We're calling this fashion face-off for Elisabeth. The whole "pomegranate as symbol of fertility" thing went out of style last summer, and we’re sensing an air of desperation here. There are definitely some things that Cersei can do to amp up her look. Not on the list? Her brother. No need to pose next to fruits when you gave birth in the Louvre Palace.

arya.jpg

Portrait of a Young Woman by Bartholomaüs Bruyn at the Mauritshius

The second showdown comes from Arya Stark and Elisabeth Bellinghausen, who were both recently seen posing in similar modest "garden to night" ensembles and matching botanical accessories. The soft features of both women allow them to pull off this simple look beautifully, while the budding blossoms perfectly complement their outfits.

Elisabeth opted for a demure hue for the portrait celebrating her engagement, but she still looks positively radiant. She was meant to be pictured here with her soon-to-be beau, but he was cut out somehow. Maybe it's because he turned out to be a dud, losing most of their money in his business ventures that left them in continual financial difficulties. Sigh, men.

In the end, the #1 spot here has to be our girl Arya for her red and pink dress that perfectly contrasts with the dramatic teal curtain, while complementing her confident expression and flower. After all, bouquets can't truly bloom unless you've got the confidence to rock them.

sansa.jpg

Self-Portrait by Albrecht Dürer at the Alte Pinakothek 

Now here's a resemblance that's truly uncanny. Sansa Stark must have recently went to the same hairdresser as Albrecht Dürer because they were seen sporting an unmistakably similar "lions mane" perm, which has been Dürer's signature look for some time now. She seems to have been inspired by him for this pose in her photoshoot, drawing attention to her right hand and utilizing the same intense expression that rivals but doesn't surpass Dürer's rendition of "blue steel."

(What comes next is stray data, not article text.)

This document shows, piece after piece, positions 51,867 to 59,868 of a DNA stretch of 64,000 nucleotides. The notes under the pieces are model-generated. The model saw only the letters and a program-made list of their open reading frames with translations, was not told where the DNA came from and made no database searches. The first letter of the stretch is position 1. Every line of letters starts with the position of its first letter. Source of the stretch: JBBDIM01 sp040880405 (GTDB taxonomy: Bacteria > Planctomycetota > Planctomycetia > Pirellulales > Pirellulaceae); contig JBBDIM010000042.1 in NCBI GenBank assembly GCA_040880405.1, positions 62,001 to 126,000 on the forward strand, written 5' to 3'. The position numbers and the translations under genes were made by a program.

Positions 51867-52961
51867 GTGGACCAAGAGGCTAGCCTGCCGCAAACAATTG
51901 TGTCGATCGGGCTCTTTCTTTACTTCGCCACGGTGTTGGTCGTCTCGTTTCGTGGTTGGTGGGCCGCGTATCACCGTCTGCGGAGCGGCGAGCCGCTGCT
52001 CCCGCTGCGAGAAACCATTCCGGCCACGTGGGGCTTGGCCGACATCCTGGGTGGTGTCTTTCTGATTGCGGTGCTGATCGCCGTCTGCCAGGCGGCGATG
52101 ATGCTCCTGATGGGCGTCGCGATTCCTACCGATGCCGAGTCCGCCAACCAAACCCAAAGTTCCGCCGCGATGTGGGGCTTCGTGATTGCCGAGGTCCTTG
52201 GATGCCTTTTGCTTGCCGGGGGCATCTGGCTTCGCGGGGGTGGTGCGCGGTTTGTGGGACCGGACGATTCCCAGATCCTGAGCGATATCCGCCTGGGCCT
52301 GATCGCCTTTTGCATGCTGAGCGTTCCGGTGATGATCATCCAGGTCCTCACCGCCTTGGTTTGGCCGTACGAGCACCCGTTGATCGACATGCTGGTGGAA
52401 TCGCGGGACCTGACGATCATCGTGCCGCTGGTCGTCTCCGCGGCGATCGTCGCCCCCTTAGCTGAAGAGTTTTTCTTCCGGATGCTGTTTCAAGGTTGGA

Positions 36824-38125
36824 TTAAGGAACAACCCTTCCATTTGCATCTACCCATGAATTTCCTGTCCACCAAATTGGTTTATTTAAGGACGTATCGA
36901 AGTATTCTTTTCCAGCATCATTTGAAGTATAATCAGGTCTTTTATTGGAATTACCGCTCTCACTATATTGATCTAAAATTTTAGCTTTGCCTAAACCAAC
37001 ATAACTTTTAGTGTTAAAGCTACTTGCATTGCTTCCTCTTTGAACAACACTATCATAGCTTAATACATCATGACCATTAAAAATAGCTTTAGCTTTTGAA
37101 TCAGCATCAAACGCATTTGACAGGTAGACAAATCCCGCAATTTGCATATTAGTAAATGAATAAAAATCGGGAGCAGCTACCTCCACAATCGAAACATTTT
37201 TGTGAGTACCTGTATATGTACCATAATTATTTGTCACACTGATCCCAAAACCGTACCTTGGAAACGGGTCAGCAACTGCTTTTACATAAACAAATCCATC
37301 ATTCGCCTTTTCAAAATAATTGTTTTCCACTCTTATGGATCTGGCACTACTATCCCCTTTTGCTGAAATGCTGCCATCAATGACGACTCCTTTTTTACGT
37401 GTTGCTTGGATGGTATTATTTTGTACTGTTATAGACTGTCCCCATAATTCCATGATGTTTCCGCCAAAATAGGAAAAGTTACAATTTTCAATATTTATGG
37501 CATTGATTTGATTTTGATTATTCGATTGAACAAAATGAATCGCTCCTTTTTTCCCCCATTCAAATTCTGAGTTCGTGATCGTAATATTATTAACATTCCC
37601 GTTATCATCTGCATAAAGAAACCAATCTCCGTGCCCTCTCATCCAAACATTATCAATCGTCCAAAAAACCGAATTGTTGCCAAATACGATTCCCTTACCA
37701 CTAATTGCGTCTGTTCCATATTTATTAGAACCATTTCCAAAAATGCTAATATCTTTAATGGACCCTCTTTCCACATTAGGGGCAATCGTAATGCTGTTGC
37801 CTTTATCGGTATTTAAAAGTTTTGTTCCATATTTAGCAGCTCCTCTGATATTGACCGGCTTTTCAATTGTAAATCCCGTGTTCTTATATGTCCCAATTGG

We're calling this one for the infamous diva on the right, who pulls off this "just rolled out of bed" look, while maintaining an effortless subtlety for the last of three meticulously composed self-portraits that he flaunted around town to show everyone how hip he was. The word on the street is that Dürer was basically famous, super talented, and a style icon (and he knew it). We're with him one-hundred percent. Let's just all forget that part about cavorting with Nazis once or twice in his life...

The neutrality of his color scheme heightens the drama of a look so enviable that it's been stolen and copied numerous times. Haters step aside—Dürer's divine presence rocks it better than anyone else.

The Ambassadors by Hans Holbein the Younger at the National Gallery London Last up, we have Jon Snow who exchanged the drab fur and armor of a wall-dweller for a sleek blue and white suit fit for a night on the town. His counterpart, Georges de Selve, sports equally snazzy dress for his post as bishopelect. These two have near-identical body posture and facial-hair that would give Dalì a run for his money. As an intelligent ambassador to some high-rollers of the day, de Selve displays a cool confidence. Jon Snow does the same. Because he's Jon Snow. They're both doing a great job here, but it has to go to our boy Snow. Always. Everyday. Everywhere. I'm not sure if it's the electric blue suit or the "come hither" look in his eyes (or everything about him), but my knees are verifiably weak as I'm writing this. Of course we can't forget to mention the pièce de résistance:

The Last Supper by Leonardo da Vinci in Holy Mary of Grace Church This is just getting blatant now. We'd recognize that tableau anywhere. And who doesn't love some Vanitas to remind us of futility of pleasure and inevitability of death? I know Game of Thrones does. They definitely love some death, symbolically of course (what does it mean that Jon Snow is holding the skull?!).

Vanitas by Bartholomaüs Bruyn at the Kröller Müller Museum

Well, that wraps up our list. Don't miss your opportunity to combat the frantic dread of cocktail party small-talk with anecdotal quips about your your favorite fictional fantasy land that are simultaneously robust and relevant, humorous and historical. You'll be the talk of the town in no time. I hope you're GOT thrones viewing parties are rich with meat pies and that the wine flows as freely as the inevitable bloodshed.  By Rose
rcannon's picture
Rose Cannon

Contributor

Comments (0)